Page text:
This year marks the 50th Birthday of IDP and the 8th iteration of our annual Student Buyer Behaviour Research. The research launched each year at AIEC, with the now famous running people, illustrates the changing (or not) perceptions international students have of the five major destination markets. This year, for the first time and with the support of Austrade we also surveyed parents, producing what I think are some fascinating results.
I’m not going to go into too much detail of the overall findings and methodology, they’re already available here and have been covered in the sector press. Instead, I want to look at what the findings mean for Higher Education marketing, recruitment, and communications professionals. What actions should we be taking and what changes should we be making as a result of this year’s findings?
Having spent a great deal of time with the research and having presented it at the AIEC Conference in Perth, and subsequently to our core members in the UK, there are a couple of standout takeaways:
-The importance parents play in decision making and the need to treat them as an audience segment
-The perception of safety vs reality and how as communications experts we tackle this
The role of parents:
If you’ve ever flirted with the idea of treating parents as a core audience segment in your marketing and recruitment plans but never had the evidence to fully commit to it, now you do! Choosing where to study as an international student is very much a family affair.
Almost half (46%) of students surveyed believed the country they chose to study in was either equally decided with their parents or predominately by their parents. This reduces to 38% when it comes to choosing the city they study in and 27% when it comes to the institution. Both parents and students seem to agree that when it comes to the course, the student makes the decision. Add to this the fact that nearly 6 in 10 students said parents were the greatest influence on their decisions about international study and three quarters of students stated it was their parents who funded their course and there you have it; a cast-iron case from the students themselves that parents are central to their decision making and their funding. Anyone working in international student recruitment now has the evidence needed to make communicating with parents a core part of their strategy.
So, what should we do, how should we ensure that we cater to the parent audience? Looking further into the research, the parents state they are looking at the institution’s social media and they are visiting your website (even if the students don’t always realize this). They are also, in even greater numbers, accompanying students to open days, to overseas events and to meet counselors. This suggests we don’t necessarily need to introduce new channels and new platforms and it is the content we need to tailor to their needs.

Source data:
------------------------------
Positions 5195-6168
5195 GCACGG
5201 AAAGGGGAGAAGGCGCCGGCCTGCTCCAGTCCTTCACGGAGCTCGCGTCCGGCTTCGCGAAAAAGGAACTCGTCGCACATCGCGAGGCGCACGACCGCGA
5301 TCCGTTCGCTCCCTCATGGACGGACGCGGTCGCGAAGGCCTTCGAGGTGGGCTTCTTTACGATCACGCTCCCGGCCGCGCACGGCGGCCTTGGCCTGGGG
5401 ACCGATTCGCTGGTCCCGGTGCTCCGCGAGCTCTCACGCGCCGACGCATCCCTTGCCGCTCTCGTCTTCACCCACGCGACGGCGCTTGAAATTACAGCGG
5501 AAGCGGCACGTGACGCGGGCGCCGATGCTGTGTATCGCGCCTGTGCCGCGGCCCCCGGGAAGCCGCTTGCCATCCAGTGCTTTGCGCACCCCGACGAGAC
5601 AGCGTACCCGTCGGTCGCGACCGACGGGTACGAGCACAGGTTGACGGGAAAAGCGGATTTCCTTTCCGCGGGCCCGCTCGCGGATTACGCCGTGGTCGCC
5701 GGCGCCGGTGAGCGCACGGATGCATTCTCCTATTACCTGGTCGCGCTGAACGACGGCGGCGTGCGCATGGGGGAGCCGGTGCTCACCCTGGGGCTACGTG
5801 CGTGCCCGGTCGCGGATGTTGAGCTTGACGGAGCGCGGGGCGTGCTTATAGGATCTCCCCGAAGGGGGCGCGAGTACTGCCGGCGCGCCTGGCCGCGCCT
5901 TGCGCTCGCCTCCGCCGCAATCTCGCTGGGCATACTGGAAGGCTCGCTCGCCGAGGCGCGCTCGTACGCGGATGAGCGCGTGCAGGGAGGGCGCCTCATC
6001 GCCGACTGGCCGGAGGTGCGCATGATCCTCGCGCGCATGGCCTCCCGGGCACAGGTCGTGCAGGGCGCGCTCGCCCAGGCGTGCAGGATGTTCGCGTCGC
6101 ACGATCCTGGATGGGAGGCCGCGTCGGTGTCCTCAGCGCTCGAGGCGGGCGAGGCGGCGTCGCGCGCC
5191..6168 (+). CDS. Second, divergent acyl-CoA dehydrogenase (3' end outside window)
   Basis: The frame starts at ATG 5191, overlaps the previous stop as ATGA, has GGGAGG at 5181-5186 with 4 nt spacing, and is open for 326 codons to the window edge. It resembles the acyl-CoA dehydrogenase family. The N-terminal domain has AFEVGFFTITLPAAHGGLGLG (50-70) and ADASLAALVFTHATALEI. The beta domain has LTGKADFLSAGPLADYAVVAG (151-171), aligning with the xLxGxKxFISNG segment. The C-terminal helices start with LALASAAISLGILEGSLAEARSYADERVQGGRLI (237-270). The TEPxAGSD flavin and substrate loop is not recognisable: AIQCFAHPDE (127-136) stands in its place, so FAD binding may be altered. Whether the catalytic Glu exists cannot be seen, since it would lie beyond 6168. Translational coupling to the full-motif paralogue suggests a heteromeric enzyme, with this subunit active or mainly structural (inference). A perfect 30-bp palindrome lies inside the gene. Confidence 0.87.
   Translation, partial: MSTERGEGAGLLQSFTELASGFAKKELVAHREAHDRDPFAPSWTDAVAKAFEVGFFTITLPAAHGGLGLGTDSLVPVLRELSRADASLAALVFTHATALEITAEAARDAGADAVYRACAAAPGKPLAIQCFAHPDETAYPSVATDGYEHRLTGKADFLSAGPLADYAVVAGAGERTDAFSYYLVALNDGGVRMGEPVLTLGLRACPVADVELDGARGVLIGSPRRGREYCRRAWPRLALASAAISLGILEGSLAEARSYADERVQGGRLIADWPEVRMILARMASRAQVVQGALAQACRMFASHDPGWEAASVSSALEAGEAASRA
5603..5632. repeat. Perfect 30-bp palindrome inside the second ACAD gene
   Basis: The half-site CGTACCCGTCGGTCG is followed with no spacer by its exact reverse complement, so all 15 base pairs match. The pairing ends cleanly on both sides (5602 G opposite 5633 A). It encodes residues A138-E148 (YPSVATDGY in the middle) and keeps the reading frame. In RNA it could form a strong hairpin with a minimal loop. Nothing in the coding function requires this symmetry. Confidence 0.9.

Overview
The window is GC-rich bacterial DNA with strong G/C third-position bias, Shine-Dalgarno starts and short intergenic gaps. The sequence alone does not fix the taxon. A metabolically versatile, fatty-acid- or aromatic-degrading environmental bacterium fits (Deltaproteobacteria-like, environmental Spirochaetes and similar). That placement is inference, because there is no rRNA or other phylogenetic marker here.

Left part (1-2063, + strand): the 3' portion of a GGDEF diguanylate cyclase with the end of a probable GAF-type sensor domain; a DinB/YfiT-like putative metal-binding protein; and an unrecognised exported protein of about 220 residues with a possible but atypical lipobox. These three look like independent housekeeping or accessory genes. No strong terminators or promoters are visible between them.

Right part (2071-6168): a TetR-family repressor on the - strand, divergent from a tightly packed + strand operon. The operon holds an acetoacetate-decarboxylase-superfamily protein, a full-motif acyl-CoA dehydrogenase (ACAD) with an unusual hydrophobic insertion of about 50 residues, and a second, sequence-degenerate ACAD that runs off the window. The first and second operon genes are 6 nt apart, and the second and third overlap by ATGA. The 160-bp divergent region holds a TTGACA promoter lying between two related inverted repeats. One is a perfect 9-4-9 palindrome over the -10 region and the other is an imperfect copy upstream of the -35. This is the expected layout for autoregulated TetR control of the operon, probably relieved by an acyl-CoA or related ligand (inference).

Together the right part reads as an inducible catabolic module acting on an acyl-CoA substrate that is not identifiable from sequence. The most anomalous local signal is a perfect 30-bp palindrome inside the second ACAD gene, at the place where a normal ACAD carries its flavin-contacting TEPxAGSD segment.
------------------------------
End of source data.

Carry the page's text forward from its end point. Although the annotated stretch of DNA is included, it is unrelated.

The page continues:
The research is clear – parents have different concerns than the student. The student choice of where and what to study is transactional in its nature; how much will it cost, can I afford it, will I get a return on investment at the end by getting a good job. Parents’ concerns, on the other hand, are more qualitative and center around the wellbeing of their child whilst studying – will they be safe, how far away will they be from friends and family, will there be too much of a cultural difference and will they find suitable accommodation. Students are aware their parents’ concerns differ from their own and so, in my mind, there are two things we should be doing:
-Ensuring we have the content on our sites that addresses parents’ concerns and arms the student with the information they need to be able to address their parents concerns
-Understand what content and messages resonate most with parents. Content that allays safety fears and builds a positive picture of a welcoming and inclusive environment in which international students feel part of the wider university community
Safety as a key concern:
Safety is a theme that runs throughout this year’s research – with the US continuing to be perceived as much less safe than its main competitors and parents stating that safety is their number one concern. It is easy to draw conclusions based on these top-level findings, but when you drill down into the research and look at the qualitative findings you see the issue is much more nuanced and requires a nuanced approach.
Safety, in the eyes of the parents, is less about macro events and much more about what their individual child will encounter and experience. Will their accommodation be safe and comfortable, will they feel welcomed and make friends, will they feel a part of the university community and will there be support available to them should they need it?
It is this sense of inclusion and belonging that will reassure parents of their son or daughters’ safety. As much as we may want to, we can’t prevent tragic events happening in our communities and countries. What we can do is ensure we create and foster welcoming and inclusive communities for all of our students and then find ways of communicating this to future students and their families.